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Atchison Blue: A Search for Silence, a Spiritual Home, and a Living Faith Paperback – September 9, 2013
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From Publishers Weekly
Valente (Twenty Poems to Nourish Your Soul) is a rara avis—a poet and journalist. Her spiritual memoir is happily rooted in the heartland: Atchison, Kans., the city that Mount St. Scholastica, a community of Benedictine nuns, has called home since 1863. Valente goes to Mount St. Scholastica to lead a workshop on poetry, and then returns, again and again. The hospitable Midwest community of women religious is also, for Valente, a crossroads for her own spiritual life, a place for self-confrontation and growing awareness. The rhythms of life and liturgy and the quietly remarkable residents of Mount St. Scholastica create spiritual openings for the author. Women religious live, pray, and die in their community, affording Valente opportunities to face her own fears, resentments, and hopes. Her journalistic witness of the community of women is also a witness of moving faith. This honest and deeply reflective book, which implicitly critiques the myths of success by which so many live and are haunted, deserves a wide audience. Agent: Michele Rubin, Writers House. (Sept.)
An award-winning PBS religion journalist discovers the errors of her hard-driving ways while taking up a quest to discover inner peace with the Benedictine Sisters at their retreat, Mount St. Scholastica monastery, in Atchison, Kansas. Valente admits to struggling with intense anger that at times has alienated her from family members. During her quest to cultivate tolerance and foster tools for connecting with others, she joyfully encounters an assortment of endearing characters: one nun who fearlessly drives off to a hair appointment despite tornado warnings, others who shave the wax droplets from candles to keep their sanctuary in perfect sacred order, several who make communion wine, and a nun well into her nineties who refuses to contemplate death and thinks only of living. This sometimes painfully honest and well-written account details the numerous insights to be gained by taking time to learn essential lessons of unconditional love and acceptance. --Susan DeGrane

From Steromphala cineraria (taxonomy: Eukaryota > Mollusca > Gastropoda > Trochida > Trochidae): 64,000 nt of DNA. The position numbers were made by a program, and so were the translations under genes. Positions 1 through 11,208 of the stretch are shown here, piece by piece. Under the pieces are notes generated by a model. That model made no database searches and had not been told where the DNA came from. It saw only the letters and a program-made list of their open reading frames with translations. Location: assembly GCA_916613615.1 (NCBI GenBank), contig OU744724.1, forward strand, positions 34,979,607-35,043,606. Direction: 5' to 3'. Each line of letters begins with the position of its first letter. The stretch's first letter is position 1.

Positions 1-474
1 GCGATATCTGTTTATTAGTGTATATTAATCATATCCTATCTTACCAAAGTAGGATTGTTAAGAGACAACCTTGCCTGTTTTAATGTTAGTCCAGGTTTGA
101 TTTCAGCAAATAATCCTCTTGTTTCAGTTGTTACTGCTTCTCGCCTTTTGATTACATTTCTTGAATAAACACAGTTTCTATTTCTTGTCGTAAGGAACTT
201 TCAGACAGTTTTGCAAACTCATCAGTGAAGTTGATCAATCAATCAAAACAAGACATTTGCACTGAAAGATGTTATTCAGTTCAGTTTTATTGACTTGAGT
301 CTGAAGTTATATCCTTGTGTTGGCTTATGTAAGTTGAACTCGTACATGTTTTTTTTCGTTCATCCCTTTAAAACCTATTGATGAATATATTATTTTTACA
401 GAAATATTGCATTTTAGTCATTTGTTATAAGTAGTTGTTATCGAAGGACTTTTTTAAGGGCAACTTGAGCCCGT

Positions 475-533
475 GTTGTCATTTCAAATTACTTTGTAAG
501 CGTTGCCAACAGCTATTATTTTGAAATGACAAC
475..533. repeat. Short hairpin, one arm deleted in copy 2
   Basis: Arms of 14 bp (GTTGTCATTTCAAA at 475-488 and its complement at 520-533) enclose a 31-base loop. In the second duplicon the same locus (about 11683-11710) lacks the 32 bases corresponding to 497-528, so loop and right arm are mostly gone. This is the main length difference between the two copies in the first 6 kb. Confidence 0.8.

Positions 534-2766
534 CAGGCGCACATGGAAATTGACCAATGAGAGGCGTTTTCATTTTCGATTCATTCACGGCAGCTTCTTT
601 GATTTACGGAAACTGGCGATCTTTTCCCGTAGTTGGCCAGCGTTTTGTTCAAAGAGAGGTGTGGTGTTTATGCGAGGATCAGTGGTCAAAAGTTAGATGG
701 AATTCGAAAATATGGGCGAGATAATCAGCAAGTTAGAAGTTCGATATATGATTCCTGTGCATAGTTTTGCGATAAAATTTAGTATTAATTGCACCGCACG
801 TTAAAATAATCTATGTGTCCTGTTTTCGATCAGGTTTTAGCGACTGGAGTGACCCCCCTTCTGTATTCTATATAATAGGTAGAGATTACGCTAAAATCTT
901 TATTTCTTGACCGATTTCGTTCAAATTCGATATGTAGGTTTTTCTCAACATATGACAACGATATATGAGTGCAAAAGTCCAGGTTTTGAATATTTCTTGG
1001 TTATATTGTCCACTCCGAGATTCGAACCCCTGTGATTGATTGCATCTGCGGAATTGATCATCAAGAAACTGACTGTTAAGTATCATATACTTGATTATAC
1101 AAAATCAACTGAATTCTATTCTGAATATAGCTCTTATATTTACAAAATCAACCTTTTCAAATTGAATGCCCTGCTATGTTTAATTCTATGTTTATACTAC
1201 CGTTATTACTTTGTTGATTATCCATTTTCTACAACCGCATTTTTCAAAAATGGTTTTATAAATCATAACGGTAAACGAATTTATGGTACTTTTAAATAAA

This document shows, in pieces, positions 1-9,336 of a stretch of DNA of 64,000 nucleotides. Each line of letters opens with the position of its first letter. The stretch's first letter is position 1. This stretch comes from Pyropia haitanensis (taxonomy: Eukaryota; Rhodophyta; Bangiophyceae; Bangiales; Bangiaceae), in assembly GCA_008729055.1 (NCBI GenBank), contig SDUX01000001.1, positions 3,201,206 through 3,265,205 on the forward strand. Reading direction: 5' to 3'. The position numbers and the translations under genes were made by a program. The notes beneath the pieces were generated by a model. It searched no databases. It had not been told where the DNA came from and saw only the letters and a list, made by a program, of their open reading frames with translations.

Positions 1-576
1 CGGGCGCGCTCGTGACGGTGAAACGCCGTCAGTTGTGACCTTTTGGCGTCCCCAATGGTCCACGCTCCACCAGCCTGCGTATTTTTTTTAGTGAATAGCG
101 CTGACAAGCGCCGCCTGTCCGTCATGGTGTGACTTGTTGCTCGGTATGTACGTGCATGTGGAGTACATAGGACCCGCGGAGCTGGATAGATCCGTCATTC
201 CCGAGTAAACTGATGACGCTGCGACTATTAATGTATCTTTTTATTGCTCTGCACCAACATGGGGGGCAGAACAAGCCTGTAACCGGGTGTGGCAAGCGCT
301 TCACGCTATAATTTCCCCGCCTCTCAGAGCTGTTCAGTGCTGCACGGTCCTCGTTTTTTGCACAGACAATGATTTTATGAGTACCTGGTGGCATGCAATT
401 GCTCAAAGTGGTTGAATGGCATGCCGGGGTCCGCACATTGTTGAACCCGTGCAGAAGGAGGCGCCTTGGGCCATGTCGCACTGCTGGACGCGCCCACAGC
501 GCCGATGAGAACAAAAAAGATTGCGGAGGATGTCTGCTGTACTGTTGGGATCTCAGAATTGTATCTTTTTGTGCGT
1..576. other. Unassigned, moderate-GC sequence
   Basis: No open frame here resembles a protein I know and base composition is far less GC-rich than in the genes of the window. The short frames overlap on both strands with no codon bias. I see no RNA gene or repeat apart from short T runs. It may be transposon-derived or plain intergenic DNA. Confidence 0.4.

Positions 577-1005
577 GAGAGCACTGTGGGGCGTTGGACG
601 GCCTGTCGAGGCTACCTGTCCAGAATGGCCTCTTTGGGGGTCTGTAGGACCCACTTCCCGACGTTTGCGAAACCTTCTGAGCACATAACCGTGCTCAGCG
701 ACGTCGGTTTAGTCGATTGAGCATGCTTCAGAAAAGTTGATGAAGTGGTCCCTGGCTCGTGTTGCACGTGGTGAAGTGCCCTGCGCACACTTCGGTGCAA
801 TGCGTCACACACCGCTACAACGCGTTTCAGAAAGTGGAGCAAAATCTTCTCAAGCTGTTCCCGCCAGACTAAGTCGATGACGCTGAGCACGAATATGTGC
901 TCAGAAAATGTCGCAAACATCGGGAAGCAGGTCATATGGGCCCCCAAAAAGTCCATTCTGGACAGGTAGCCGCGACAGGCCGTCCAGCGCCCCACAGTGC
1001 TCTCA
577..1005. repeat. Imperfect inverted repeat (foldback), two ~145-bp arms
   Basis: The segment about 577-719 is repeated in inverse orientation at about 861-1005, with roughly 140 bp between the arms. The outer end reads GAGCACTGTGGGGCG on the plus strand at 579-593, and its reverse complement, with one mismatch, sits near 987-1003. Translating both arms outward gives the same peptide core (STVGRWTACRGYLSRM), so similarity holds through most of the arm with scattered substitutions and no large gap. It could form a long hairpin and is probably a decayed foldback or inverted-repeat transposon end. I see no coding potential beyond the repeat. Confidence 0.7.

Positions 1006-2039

Top customer reviews
Thanks to Judith Valente for not just bringing back such strong and deep memories...but for also probing Benedictine life (I've never forgotten "Ora et Labora"), death, and spiritual life.
And what a juxtaposition...today I watched this past Sunday's edition of Religion and Ethics Weekly. Valente interviewed poet Christian Wiman whose book "My Bright Abyss" I'm reading at the same time as "Atchison Blue"...coincidence? No...definitely synchronicity...what a wonderful week of reading!
I will be re-reading both books PRN...
Valente surely took her own advice and linked many holy thoughts when writing "Atchison Blue."
Her chapter-essays on spiritual themes prick hearts and souls of all. We've been there. Valente faces her own demons-- her fear of death and silence, her disappointments in personal relationships. All this within a community of compassion and welcome. Hers was a lived tutorial with the Benedictine sisters as her mentors.
I, too, was taught by these sisters in an academic setting, and they are still teaching me by their hospitality, justice, and kindness. I'm always a better person after interacting with them and experiencing the sacredness of their presence and their space.
I will savor a second reading and hope for a sequel.
Most recent customer reviews
The, read it again, for good measure.
Small doses followed by some thinking and absorbing have been wise approach thus far.